Environmental Policy and Caribbean Tourism
Quinelle-Marie Kangalee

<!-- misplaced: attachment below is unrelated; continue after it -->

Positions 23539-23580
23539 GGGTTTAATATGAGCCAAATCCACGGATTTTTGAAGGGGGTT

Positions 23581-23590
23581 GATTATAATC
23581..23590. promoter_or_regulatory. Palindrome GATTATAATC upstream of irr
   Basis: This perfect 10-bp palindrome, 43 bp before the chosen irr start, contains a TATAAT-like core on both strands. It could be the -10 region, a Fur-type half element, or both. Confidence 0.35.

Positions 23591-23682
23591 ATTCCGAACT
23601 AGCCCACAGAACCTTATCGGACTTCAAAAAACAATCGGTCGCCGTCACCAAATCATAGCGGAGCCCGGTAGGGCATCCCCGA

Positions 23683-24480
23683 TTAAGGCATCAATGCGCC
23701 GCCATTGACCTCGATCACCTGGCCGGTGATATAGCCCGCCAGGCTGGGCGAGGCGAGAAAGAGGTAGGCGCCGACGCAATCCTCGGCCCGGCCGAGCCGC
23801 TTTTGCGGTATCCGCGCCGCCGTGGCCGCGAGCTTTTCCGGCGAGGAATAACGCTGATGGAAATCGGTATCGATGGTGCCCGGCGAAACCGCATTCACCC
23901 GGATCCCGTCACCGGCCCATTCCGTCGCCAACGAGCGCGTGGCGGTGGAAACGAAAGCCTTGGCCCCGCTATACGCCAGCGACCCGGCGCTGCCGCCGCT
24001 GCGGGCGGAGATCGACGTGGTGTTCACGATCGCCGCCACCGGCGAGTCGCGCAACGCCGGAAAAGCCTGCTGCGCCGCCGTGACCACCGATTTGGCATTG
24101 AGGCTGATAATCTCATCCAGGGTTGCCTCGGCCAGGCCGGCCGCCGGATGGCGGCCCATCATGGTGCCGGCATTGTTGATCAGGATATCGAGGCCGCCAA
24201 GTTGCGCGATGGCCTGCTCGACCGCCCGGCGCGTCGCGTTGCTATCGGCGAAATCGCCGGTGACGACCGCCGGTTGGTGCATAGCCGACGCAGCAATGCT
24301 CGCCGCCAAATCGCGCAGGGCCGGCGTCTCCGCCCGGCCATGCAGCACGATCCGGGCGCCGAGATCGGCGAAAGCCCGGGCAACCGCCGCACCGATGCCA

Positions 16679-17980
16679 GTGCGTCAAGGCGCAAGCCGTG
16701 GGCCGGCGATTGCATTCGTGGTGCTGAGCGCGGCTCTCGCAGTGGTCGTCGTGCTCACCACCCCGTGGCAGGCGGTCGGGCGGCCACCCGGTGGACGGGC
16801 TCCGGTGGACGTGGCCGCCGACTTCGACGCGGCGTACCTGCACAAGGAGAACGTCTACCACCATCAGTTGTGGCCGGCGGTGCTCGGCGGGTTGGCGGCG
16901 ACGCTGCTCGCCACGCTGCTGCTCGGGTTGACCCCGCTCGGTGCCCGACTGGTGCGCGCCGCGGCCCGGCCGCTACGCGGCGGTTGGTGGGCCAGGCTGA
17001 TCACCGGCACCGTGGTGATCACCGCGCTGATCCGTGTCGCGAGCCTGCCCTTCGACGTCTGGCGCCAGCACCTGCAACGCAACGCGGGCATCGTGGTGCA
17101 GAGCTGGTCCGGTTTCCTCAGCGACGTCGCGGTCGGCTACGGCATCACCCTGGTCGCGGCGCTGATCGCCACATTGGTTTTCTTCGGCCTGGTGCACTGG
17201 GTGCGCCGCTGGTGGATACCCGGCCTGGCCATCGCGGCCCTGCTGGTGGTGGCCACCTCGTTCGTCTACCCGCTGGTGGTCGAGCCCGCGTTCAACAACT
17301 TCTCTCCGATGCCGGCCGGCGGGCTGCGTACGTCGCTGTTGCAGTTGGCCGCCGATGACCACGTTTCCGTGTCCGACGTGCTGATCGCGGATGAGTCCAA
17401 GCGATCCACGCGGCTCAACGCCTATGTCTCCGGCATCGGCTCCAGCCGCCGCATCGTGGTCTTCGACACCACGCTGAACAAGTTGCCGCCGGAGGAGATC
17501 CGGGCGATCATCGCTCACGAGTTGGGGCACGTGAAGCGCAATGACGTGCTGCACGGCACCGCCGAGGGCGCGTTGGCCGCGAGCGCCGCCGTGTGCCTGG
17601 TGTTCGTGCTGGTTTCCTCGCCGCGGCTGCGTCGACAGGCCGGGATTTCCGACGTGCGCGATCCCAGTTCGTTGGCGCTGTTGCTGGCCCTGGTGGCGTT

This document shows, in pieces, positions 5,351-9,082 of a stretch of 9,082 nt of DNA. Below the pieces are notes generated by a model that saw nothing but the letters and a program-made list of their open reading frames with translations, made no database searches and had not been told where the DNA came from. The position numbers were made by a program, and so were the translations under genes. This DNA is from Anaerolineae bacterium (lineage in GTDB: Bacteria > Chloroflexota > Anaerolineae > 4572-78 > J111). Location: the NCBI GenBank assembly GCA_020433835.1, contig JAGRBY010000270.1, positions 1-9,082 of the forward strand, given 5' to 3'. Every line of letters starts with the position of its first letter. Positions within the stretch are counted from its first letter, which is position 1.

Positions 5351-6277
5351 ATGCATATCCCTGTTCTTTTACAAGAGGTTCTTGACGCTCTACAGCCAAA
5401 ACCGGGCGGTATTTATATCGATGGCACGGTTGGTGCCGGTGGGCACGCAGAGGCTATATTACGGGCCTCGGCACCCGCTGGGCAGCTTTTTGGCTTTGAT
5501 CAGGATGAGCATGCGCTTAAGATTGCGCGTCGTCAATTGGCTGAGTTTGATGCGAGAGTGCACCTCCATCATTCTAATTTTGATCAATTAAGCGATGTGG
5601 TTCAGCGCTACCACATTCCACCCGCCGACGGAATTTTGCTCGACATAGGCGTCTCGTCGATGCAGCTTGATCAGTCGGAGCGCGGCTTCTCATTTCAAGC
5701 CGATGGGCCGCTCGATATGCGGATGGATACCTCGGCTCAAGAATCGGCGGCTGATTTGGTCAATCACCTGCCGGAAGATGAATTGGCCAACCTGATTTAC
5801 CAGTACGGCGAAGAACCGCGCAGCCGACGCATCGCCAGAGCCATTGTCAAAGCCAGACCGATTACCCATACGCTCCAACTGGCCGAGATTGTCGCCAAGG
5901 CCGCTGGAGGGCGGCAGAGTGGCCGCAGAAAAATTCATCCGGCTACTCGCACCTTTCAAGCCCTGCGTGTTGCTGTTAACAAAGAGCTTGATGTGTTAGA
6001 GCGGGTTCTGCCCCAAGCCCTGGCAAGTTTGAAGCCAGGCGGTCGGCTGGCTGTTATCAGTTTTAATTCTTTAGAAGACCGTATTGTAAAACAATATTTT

On a global scale, over the past two decades, there has been a general expansion in trade in services. Services or the ' invisibles' sector as it is also known, accounts for a large portion of CARICOM exports, and it is predicted that this will increase as the global economic arena is increasingly put under pressure for survival. These economies, which according to Chaitoo (2008), "are now facing declining competitiveness in their traditional products" and are undergoing the removal of preferential trade regimes, have focused largely on the growth of the tourism sector within this large services arena, perhaps even to the detriment of the development /growth in other services. "The passage from exclusive dependence on primary product extraction and agriculture to a strategy which emphasises tourism is a common story in the Caribbean. The impact of tourism on both humans and natural setting has led to diverse initiatives to establish global and regional regimes governing sustainable tourism and ecotourism." (Gordon 2007: 38)
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